The Fairy Tale

Having grown up with German fairy tales collected by the Brothers Grimm, I always thought that what I know as Dornröschen was what English speakers commonly refer to as Sleeping Beauty — which I still think is true, even though it isn’t technically the same tale if you go by their titles. Grimms’ Dornröschen (Little Briar Rose) from 1812 is based on Perrault’s La Belle au Bois Dormant (The Sleeping Beauty in the Wood/The Beauty in the Sleeping Wood) from 1967. Though fairy tales of primarily French origins were removed from Grimms’ collection in later editions, they justified the presence of Dornröschen based on the similar tale of Brynhild in the Völsunga saga.

I hardly ever hear the name Little Briar Rose in English, though I cannot speak for native English speakers as I did not grow up with English. Perhaps Sleeping Beauty is indeed used to refer to both tales in English, as an alternate name for Little Briar Rose — after all, the princess is a sleeping beauty. (This is also why I use the term several times across this shrine — not as the title of a tale, but as a way to refer to its main character.)

Writing styles aside, the two tales do differ in several ways; most of all, La Belle au Bois Dormant continues after the prince and the princess’ wedding. That continuation is offered as a separate tale — a fragment of a tale, to be precise — in the first edition of Grimms’ collection, titled Die Schwiegermutter (The Mother-in-Law). I have listed the differences between the two versions below, and you can read the fairy tales themselves here and here.

Little Briar Rose (Brothers Grimm) Sleeping Beauty in the Wood (Perrault)
  • a frog makes a prophecy
  • no prophecy is made
  • 12 wise women are invited
  • 7 fairy godmothers are invited
  • 1 wise woman has to stay home because there are only 12 golden plates
  • 1 aged fairy is forgotten because she hasn’t left her tower for over 50 years; a place is laid for her when she arrives late, but there are only 7 golden sets of cutlery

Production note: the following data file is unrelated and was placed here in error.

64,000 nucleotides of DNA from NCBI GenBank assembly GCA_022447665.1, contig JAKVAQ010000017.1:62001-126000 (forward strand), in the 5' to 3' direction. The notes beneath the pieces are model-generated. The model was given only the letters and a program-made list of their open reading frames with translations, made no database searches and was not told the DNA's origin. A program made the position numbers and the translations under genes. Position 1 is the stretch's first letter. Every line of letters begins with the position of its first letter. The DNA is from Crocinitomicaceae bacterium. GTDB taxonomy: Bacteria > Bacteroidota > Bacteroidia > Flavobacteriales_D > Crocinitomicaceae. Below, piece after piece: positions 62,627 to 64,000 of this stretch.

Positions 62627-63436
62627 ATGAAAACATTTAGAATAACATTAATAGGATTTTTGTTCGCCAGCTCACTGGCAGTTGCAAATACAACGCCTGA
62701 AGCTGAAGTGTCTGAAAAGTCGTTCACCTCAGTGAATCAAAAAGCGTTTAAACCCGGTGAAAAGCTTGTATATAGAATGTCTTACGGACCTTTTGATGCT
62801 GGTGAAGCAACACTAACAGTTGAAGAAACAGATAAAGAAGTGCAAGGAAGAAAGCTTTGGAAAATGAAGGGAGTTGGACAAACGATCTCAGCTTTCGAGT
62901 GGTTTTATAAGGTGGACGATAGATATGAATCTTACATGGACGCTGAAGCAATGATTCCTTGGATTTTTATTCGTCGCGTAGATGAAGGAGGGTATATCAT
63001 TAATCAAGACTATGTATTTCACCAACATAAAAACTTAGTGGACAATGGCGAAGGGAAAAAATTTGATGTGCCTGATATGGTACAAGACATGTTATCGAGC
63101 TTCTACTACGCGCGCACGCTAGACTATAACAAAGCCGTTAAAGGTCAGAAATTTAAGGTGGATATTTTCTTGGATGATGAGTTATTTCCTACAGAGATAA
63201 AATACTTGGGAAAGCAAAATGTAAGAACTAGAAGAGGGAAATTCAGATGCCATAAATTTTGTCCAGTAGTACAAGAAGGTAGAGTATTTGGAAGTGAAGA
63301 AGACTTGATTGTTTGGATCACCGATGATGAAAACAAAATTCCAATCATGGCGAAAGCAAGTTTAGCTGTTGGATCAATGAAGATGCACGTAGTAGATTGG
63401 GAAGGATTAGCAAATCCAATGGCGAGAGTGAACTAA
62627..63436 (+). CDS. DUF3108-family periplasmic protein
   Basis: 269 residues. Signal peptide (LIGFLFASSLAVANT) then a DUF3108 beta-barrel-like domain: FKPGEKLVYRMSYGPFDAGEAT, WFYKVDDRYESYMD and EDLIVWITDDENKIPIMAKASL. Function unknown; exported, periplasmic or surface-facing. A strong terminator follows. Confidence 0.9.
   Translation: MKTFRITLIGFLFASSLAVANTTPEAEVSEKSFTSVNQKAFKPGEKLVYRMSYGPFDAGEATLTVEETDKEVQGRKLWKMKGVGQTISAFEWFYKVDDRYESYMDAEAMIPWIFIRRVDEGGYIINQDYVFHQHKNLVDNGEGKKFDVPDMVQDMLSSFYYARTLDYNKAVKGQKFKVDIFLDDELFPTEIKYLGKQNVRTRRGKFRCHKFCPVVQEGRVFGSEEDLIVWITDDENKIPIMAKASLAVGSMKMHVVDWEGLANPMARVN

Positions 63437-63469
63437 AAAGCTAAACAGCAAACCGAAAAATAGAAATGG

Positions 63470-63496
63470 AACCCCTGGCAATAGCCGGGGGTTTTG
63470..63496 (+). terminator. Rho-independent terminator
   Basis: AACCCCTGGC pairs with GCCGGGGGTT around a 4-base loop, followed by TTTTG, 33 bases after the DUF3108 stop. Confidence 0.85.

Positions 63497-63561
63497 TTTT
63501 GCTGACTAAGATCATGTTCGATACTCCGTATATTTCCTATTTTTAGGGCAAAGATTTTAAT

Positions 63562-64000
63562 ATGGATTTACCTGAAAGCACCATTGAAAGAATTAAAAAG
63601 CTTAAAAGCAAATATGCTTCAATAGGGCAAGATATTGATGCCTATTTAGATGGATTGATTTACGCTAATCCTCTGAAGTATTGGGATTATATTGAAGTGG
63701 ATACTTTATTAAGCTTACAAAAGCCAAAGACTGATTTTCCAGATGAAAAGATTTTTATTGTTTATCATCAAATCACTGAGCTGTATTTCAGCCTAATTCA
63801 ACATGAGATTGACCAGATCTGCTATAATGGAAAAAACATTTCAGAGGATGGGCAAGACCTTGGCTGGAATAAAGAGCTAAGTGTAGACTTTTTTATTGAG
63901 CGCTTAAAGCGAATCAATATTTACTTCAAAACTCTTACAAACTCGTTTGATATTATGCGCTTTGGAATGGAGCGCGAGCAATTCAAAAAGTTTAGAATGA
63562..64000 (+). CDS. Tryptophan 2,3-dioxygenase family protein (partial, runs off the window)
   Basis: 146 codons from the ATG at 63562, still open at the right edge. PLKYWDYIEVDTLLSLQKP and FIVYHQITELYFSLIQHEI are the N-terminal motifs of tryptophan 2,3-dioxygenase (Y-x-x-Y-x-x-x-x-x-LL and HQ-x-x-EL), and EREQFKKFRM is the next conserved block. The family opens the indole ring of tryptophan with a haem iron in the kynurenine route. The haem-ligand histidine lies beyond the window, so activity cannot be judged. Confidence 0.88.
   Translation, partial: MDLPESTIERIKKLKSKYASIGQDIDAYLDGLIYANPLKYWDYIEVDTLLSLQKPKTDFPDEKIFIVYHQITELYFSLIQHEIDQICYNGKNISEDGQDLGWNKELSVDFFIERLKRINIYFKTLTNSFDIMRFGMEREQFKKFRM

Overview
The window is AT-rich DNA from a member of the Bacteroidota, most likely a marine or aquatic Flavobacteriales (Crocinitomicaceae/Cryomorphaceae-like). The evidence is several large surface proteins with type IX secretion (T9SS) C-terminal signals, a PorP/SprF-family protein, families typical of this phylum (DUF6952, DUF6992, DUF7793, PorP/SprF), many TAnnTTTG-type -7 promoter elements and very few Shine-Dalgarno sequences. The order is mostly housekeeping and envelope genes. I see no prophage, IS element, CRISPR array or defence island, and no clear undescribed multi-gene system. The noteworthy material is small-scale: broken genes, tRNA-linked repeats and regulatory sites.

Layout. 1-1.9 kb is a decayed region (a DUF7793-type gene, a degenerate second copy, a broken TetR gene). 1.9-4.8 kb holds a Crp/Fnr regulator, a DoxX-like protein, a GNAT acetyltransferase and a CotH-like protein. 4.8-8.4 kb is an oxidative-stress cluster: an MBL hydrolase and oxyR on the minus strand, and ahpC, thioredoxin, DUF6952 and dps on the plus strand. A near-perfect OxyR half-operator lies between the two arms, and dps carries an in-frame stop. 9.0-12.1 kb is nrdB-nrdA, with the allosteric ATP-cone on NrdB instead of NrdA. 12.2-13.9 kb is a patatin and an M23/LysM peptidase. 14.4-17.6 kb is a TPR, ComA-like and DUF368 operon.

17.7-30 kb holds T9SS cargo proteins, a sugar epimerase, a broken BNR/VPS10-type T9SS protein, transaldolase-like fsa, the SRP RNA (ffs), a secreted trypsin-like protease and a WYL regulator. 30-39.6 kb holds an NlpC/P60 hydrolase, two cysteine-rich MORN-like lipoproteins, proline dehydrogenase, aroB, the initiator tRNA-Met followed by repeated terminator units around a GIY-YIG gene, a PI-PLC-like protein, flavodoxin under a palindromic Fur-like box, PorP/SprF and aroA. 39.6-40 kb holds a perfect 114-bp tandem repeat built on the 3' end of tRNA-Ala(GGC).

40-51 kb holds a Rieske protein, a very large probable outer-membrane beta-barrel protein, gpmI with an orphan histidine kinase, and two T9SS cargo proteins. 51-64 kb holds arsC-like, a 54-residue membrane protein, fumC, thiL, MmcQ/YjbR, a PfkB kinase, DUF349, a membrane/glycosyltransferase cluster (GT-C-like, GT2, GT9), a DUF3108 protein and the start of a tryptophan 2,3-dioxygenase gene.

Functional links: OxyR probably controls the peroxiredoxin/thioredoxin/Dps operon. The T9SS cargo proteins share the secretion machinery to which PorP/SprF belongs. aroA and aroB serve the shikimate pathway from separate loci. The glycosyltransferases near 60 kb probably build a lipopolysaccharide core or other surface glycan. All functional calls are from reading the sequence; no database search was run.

• not all gifts are listed
  • all gifts are listed
  • the princess is to prick her finger on her 15th birthday
  • no particular date is given in the curse
  • the last wish does not foretell an end to the slumber
  • the last wish foretells that a prince will come awaken the princess
  • the entire castle falls asleep the moment the princess pricks her finger, including the royal couple
  • only the princess falls asleep, and there are attempts to wake her; the 7th fairy is called in, and she puts all the people to sleep so that they’ll be ready to service the princess once she awakens; the royal couple leaves the castle
  • a thorn hedge begins to grow around the castle, growing higher every year
  • the fairy conjures a forest with a vast quantity of trees, brambles and thorns to keep the princess away from prying eyes
  • after a hundred years, a young prince comes to the country, hears the legend of Little Briar Rose and the dead young men, and decides to go see the beautiful princess
  • after a hundred years, the throne has passed to another family, and the prince happens upon the castle by chance while hunting; there are a lot of stories about the castle (involving ghosts, witches, an ogre, and the princess herself); after hearing them, the prince decides to enter the forest for adventure, glory and love
  • upon approaching the thorn hedge, it turns into flowers that separate themselves to form a path
  • upon entering the forest, the trees, brambles and thorns separate themselves to form a path
  • the prince awakens the princess with a kiss
  • the prince gets on his knees beside the princess in admiration; as it’s the hour of disenchantment, the princess wakes up naturally and says she’s been waiting a long time
  • mention that the princess has dreamt a lot and that her clothes have become old-fashioned; marriage is kept secret for two years; two children (Dawn and Day); the prince fears his mother’s appetite for human flesh, for she is an ogre
  • more personality overall (especially the princess and the fairy)

So, if the fairy tale you know ends with the wedding, it’s the “German” Little Briar Rose, whereas if it continues, it’s the French The Sleeping Beauty in the Wood/The Beauty in the Sleeping Wood. Three things strike me about Perrault’s version: Firstly, the sincerity towards the forgotten guest — they didn’t neglect to invite her by choice just because there weren’t enough plates; they had assumed she was dead or bewitched because she had been away from the public for so long, and readily offered her a place when she showed up (though both situations are meant to amuse). Secondly, the fairy in Perrault’s version is given much more personality and power, as she anticipates the last guest’s vengeful intentions, rides a chariot drawn by dragons, decides to cast a sleep spell on all the castle’s inhabitants and conjures an entire forest. Thirdly, as the royal couple leaves the castle, the princess is without parents when she finally awakes.

Kaori Yuki’s retelling is based on Grimms’, not just due to Ludwig Revolution being a parody of Grimms’ tales specifically, but because of the presence of the prophecy, the amount of invited guests, the golden plates and how the princess’ parents are among the sleeping people. I’m pointing this out because I’ve read other fairy tale retellings that had versions of the original tales confused while calling themselves reimaginings of Grimms’ tales; in fact, Kaori Yuki’s Cinderella can be regarded as a combination of different versions.